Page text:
This last micro is pretty confounding. I think I have it narrowed to Ypsolophidae or Plutellidae. You can't go too wrong because even expert lepidopterists disagree as to whether there are even two families here. "Yps" are split from "plutes" by some scientists, but not by others. Over 300 species, worldwide, fall under one or both of these families. The moths are only 6-13 millimeters long, but the forward-projecting, often banded antennae help to identify them. Caterpillars make loose silk webs on the host plant they feed on.
Ok, enough "small talk," let's look at some bigger moths. I guess some of these are still technically "micros," but at least they are large enough you can get a decent look at them. Snout moths in the family Crambidae all tend to look like this one: slender, wings often rolled around the body, and with the labial palps are greatly enlarged, heavily scaled, and projecting forward like a "snout." Larvae are associated mostly with grasses, as foliage-, root-, or stem-feeders.
A different crambid, Hydropionea fenestralis, was abundant. The wings, 12-15 mm. long, sport a lovely reticulated pattern. Amazingly, the caterpillar's life cycle remains unknown.
Members of the genus Dioryctria, family Pyralidae, could be called "coneworm moths" because the caterpillars of most feed in conifer cones, but some in foliage shoots or under bark. Twenty-five of the 40 known species north of Mexico occur in western North America. The adults are only 10-15 millimeters long.
The family Tortricidae, which includes leafroller moths, was represented as usual by our old friend the Filbertworm Moth, Cydia latiferreana, and the Codling Moth, C. pomonella.
Inchworm moths, family Geometridae, were perhaps the most diverse of the moths at the lights, and the most difficult to identify. Most, in fact, I have yet to place. "Pugs" in the genus Eupithecia are readily recognized by their narrow wings and unique resting posture.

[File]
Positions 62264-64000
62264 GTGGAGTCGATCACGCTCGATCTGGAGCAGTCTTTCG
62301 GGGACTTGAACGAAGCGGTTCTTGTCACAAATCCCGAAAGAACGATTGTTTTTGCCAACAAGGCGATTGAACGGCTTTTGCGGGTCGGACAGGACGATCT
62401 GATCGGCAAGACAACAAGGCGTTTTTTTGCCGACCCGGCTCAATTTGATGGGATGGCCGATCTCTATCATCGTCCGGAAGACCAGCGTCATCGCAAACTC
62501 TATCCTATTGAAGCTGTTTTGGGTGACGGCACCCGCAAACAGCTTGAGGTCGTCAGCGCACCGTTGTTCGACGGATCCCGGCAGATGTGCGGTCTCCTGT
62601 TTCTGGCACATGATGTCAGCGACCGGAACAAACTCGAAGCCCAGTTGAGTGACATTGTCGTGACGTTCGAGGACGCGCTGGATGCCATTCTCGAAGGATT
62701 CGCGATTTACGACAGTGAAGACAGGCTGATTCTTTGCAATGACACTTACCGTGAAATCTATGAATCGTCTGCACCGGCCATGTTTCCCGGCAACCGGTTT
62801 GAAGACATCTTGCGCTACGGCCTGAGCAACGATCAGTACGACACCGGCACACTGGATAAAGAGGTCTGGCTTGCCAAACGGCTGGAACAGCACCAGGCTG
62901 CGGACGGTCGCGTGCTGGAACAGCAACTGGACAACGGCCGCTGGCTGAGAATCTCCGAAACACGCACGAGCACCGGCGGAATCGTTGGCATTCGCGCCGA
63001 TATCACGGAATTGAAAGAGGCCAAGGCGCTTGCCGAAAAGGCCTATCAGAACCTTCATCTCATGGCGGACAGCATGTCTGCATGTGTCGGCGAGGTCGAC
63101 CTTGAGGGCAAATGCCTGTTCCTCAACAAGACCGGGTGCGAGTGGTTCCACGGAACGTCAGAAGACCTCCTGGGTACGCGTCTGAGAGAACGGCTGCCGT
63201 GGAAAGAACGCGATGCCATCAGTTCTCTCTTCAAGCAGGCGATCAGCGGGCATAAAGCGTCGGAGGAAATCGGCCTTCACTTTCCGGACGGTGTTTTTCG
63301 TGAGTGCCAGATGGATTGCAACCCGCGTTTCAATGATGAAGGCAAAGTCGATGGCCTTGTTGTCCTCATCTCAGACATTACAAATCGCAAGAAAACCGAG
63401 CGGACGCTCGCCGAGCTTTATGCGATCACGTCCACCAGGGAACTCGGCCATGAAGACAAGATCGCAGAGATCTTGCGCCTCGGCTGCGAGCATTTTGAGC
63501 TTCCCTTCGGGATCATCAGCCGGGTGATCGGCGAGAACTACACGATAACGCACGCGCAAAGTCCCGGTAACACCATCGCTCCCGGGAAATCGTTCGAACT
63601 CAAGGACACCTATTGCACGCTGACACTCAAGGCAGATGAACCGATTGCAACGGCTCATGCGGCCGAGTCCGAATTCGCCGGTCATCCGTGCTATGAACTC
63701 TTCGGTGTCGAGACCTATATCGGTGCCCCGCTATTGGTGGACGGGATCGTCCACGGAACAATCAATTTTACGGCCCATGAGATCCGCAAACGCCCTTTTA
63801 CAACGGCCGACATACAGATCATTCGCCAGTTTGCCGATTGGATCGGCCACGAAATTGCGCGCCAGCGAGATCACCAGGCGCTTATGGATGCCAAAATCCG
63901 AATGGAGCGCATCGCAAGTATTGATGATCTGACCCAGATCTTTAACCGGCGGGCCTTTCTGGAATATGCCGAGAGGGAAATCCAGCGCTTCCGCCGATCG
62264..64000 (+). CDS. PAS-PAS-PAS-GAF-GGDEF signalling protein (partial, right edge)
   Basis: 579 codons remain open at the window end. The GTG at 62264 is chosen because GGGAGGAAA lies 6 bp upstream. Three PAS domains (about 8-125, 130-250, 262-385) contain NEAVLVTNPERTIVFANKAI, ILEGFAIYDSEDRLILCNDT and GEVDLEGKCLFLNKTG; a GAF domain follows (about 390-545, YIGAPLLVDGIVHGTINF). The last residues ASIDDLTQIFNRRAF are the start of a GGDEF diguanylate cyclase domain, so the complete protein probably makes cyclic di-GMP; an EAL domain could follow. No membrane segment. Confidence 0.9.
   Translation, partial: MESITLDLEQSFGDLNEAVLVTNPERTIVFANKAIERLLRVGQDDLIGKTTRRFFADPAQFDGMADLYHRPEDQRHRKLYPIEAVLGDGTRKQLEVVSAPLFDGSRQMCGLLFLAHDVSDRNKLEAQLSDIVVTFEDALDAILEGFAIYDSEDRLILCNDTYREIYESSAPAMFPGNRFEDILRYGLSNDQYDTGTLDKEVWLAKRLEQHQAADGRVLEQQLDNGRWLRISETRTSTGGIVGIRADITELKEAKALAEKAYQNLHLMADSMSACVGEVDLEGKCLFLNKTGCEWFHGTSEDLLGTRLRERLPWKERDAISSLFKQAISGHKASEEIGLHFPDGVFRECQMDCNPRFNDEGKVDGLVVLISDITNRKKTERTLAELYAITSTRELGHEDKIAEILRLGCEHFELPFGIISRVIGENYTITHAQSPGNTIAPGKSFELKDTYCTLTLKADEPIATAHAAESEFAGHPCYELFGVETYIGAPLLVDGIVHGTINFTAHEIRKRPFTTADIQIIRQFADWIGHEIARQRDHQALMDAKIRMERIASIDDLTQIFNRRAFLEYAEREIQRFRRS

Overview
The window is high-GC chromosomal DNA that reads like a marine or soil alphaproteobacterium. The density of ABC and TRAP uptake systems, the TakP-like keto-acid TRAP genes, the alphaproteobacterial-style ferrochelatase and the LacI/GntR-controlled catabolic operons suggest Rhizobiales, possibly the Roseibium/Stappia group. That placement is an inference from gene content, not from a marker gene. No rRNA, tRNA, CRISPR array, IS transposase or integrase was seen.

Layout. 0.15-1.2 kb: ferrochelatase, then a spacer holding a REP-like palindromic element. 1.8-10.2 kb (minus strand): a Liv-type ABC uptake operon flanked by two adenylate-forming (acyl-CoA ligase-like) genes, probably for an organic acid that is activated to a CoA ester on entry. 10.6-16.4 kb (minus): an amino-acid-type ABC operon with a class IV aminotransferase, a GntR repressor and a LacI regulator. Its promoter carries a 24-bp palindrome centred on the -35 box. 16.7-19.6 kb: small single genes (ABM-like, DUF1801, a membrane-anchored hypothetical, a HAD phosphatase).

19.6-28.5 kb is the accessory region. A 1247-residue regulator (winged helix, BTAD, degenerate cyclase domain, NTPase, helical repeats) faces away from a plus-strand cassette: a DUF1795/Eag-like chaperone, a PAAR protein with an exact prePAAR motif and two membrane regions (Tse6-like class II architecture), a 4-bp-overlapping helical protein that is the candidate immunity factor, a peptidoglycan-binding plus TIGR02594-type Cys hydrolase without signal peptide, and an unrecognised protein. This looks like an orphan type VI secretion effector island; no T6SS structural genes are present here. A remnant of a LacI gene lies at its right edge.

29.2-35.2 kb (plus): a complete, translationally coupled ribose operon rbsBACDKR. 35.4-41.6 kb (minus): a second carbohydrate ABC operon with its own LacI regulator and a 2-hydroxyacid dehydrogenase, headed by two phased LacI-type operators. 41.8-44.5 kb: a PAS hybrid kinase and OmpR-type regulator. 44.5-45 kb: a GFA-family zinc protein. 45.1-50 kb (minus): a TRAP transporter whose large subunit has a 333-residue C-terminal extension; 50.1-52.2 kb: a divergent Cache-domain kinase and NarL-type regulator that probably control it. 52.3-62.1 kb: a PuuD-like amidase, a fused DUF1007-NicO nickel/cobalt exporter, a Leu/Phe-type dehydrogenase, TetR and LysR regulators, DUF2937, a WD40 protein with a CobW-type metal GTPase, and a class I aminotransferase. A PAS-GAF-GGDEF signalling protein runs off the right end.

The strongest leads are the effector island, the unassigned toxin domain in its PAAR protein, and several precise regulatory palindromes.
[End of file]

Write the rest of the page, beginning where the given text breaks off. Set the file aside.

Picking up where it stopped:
"Emeralds" are green, but they represent several genera.
Here are a few more visitors I could not identify.
Owlet moths in the family Noctuidae were common, too, and included this stunning bird-dropping mimic, Tarache areloides.
Equally amazing were two specimens of Plagiomimicus dimidiata. The early life stages of this moth are unknown.
Members of the family Erebidae were once placed in other families, and I find it impossible to distinguish many of them from noctuids. However, there is no mistaking the very large underwing moths of the genus Catocala. We were lucky enough to have one specimen grace us with its presence. Normally, underwing moths do not come to lights, or they remain on the fringe of the lighted area if they do fly in. Heidi spotted this one in a tree, and we flushed it to where we could get better pictures.
There were other insects that are more often heard than seen, too. Tree crickets (genus Oecanthus) were still in abundance. A field cricket nymph (Gryllus sp.) made a brief appearance, too.
The most spectacular of all was a female Greater Anglewing Katydid, Microcentrum rhombifolium, apparently feeding on the mullein stalk we found her on (see image at top of this post).
This bounty of insect life also attracted predators, most of which took the form of spiders. A huge male Giant Crab Spider, Olios giganteus, prowled one doorway. One missing leg did not make him any less agile, or reduce his ability to easily negotiate the slick surface of the door, which was slightly ajar. Now that we have all returned home, I can safely disclose that the last time I saw this spider it had crawled *indoors.*
Equally adept at climbing was a parson spider, Herpyllus sp., and what I suspect was a juvenile prowling spider in the genus Syspira.
As the clock struck midnight, the increasing cold drove us to take down our set-ups and retire to the cozy confines of our respective residences. Many thanks to Dave and Shelley for their delightful company, hospitality (food and beverages especially), and sharing their blacklights. Never a dull moment. I encourage my readers to find each other and make a point of getting together informally to get to know each other, and explore together our amazing insect fauna.